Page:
arrangement for all.
1920 Ad for
It's not that Handy hadn't been appreciated in Memphis, but it wasn't
until 1931 that the city honored him by establishing a park in his
name. The old Beale Street Market House was torn down to make
room for Handy Park. When the park was dedicated, Handy came from
New York and rode in a big parade down Beale Street. The parade
was extensively covered by the news with the issue of a special
edition which was used on a later cover of Beale Street Blues sheet
The old Market House
creation, Handy park has been a meeting ground for musicians and Blues
artists who play in the park for tips. Today, the area has
outdoor performing arts park, where in good weather, street musicians
start wandering about noon. Handy loved the park and visited often. The statue of Handy in the park was
dedicated in 1960.
Handy visit park -
Children at the
Handy Home moved to
Park ca 1950s
Park ca 1950s
In 1947, the
W. C. Handy Theatre
opened in Memphis.
The 1102 seat theatre was a showplace for
African Americans. First run movies were shown and afterward top live
shows featuring the finest in African-American entertainment.
There were also late shows "for whites". W. C. Handy came for the opening
of the theatre.
Andrew "Sunbeam" Mitchell opened the Mitchell Hotel in the old
Battier's Drug building on the corner of Beale and Hernando. The
hotel was on the 3rd floor. The 2nd floor was occupied by the Domino
Club. In the late 1940s, Mitchell changed that name to
and it became the last club on Beale to book headline acts.
W. C. Handy
Opening . Billboard
Handy ... Parade
In 1918, Handy's
partner Harry Pace suggested he move the music company to New York,
which he did. Handy brought with him a song he had purchased entitled,
"A Good Man Is Hard to Find" which had great success on Broadway.
Its popularity spread worldwide and so did Handy’s fame.
He began to write and publish prolifically throughout the 1920's and
1930's despite problems with his vision. After two years Pace and
Handy split, and the company became Handy Brothers Music Company.
The company still exists in NYC.
Handy Bro location
In the 1930's W. C. Handy
went blind but kept composing and publishing his music in Braille.
wife died in 1937.
In 1928 the Handy
Orchestra performed at Carnegie Hall, becoming the first black band to
perform there. This
important concert on April 27, 1928, featured
Fats Waller on piano and organ. The program
featured what was known then as "Negro music" - the first evening of black
music presented in this bastion of white classical music. On
this occasion, Handy's daughter, Katherine, sang "St. Louis
exactly 50 years later, this concert was recreated at Carnegie
Hall - without changes. Handy's daughter again sang "St. Louis Blues".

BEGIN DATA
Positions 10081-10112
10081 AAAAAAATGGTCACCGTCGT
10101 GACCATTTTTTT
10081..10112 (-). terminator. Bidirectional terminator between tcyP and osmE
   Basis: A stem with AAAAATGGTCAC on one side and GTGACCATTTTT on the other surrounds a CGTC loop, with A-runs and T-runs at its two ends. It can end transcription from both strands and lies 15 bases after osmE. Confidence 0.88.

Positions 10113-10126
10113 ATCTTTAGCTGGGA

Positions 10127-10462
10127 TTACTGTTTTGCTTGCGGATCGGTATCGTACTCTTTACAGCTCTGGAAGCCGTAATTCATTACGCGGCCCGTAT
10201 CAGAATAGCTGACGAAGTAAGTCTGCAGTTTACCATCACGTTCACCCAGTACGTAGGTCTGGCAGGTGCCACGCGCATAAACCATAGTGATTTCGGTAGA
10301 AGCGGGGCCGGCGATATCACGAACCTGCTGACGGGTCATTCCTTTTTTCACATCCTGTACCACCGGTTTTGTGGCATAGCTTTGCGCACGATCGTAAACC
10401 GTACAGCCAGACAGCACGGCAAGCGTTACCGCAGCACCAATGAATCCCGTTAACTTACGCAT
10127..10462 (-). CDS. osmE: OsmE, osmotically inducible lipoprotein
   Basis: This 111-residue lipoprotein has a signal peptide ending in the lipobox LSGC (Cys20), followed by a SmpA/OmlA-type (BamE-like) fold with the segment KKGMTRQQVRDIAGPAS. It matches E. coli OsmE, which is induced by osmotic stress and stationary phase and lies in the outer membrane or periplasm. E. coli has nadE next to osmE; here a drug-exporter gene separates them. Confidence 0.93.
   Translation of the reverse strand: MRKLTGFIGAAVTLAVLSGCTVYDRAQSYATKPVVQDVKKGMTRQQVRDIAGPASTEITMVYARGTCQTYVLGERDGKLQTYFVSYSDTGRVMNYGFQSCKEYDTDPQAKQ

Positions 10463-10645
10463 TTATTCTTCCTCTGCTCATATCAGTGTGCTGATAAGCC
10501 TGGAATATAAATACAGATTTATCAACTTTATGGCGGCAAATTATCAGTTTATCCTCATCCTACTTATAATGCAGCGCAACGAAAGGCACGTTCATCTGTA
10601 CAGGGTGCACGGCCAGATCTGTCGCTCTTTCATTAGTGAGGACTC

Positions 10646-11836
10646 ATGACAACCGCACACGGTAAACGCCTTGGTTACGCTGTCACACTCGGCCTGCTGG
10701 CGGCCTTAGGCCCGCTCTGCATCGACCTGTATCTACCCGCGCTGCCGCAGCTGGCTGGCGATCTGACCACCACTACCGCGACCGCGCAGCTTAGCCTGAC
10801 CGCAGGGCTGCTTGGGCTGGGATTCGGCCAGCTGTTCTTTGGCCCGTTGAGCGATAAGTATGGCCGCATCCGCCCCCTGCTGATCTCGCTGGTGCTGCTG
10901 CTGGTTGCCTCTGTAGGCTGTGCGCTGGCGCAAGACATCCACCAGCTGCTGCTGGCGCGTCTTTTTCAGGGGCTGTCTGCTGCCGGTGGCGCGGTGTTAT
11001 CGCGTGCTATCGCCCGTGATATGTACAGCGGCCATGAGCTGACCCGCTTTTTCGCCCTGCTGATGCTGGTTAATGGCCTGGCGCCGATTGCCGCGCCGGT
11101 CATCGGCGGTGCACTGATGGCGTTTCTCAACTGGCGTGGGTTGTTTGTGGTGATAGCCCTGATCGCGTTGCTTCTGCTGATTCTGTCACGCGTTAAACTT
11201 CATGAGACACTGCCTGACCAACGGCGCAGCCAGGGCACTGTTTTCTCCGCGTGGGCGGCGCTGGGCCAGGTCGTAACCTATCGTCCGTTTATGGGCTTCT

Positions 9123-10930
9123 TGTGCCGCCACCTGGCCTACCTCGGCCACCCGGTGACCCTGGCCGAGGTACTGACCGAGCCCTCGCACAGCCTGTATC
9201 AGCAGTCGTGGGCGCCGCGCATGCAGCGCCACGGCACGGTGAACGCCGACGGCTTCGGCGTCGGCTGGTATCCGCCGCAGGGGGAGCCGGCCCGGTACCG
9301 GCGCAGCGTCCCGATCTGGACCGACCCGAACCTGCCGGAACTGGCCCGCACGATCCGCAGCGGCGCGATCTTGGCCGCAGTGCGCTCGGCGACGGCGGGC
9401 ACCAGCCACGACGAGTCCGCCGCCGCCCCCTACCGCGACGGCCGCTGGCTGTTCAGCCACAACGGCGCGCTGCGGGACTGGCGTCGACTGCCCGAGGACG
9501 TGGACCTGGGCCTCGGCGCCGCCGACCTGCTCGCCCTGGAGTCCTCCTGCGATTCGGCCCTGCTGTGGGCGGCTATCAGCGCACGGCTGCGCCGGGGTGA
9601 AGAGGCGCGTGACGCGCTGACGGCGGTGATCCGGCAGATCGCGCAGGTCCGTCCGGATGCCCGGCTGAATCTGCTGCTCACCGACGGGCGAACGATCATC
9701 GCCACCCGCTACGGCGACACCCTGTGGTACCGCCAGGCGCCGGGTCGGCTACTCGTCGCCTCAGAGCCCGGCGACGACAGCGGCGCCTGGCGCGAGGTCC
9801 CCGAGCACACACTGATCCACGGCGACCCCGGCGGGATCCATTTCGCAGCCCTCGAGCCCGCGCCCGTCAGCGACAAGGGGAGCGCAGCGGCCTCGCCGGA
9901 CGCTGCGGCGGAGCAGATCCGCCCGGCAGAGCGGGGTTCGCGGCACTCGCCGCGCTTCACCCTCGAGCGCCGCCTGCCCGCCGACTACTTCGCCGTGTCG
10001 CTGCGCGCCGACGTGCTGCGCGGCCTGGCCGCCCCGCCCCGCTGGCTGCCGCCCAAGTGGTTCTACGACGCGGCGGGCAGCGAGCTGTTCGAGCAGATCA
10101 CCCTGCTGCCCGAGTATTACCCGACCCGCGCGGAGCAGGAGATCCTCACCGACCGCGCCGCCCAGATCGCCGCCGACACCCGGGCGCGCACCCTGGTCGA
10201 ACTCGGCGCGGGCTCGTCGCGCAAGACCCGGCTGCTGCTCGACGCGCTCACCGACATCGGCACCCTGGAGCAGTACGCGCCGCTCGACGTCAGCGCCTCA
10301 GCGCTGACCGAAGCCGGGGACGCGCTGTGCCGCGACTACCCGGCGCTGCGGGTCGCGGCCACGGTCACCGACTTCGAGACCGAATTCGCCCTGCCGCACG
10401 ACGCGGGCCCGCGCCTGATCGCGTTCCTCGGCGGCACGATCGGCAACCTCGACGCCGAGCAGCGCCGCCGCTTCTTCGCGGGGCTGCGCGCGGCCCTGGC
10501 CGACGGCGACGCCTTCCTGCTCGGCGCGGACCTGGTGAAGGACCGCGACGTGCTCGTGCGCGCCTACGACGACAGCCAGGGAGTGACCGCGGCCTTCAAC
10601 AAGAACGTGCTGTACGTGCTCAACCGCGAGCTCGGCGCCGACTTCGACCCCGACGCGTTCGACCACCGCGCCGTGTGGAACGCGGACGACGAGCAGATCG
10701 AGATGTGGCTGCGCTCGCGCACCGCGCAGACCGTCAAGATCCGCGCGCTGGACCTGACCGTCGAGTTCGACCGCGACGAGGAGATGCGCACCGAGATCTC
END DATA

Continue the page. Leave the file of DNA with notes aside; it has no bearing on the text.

Carnegie Hall -
1938, Carnegie Hall honored W. C. Handy with a concert for his 65th
1938 Ad - Program
In 1943 Handy fell from a subway station
platform which caused him to go totally blind.
married his secretary, Irma Louise Logan, who had become "his
In 1955 Handy suffered a stroke and was confined to a wheelchair.
1957 a birthday celebration was held at New York's Waldorf-Astoria Hotel.
More than 800 actors, musicians, and public personalities showed up.
President Eisenhower and Vice President Nixon sent congratulations.
W. C. Handy
Paramount Studios released "St. Louis Blues", a movie based on
Handy's life. The movie starred Nat King Cole as Handy.
By the 1960s, the blues sound had significantly influenced the
development of jazz, classical music, and the rock and roll of such
performers as Aretha Franklin and the Rolling Stones.
a commemorative stamp was issued in his honor. The United States
Postal Service issued the stamp in honor of 150th anniversary of
the founding of Memphis and chose the image of Handy and his
trumpet for the stamp design
In the course of his
career W.C. Handy wrote 60+ music compositions. He popularized a whole new style of music
which incorporated the now traditional 12 bar form recognized as the
Blues. Together with Harry Pace he established a music publishing company
which was the first of its kind. A stamp was issued in his honor. He was
given a tribute in 1938 at Carnegie Hall. A movie of his life was released in 1958. The most
prestigious award given to blues artists bears his name. In 1987 he was
inducted into the Alabama Music Hall of Fame. His birthplace has been
restored and is now a museum in Florence, Alabama. "The Memphis Blues" and
"The St. Louis Blues" are considered classics. They have been recorded by
14 different performers or bands between 1914 and 1948, hitting the
Billboard Magazines’ chart at #20 or above, 21 times.
W. C. Handy became world famous because of a life long pursuit of
something he loved, music. His hard work, thirst for knowledge,
and perseverance in the face of hardships, brought him success. Because of his broad musical
knowledge and experience, he was able to put on paper and give voice to
the music of the Mississippi Delta. For this he will always be remember as "The Father of The Blues."
lived in New York until his death on March 28, 1958, at the age of 84.
He was buried there as well.
Many notable figures attended the funeral service and an estimated 150,000
people lined the funeral route.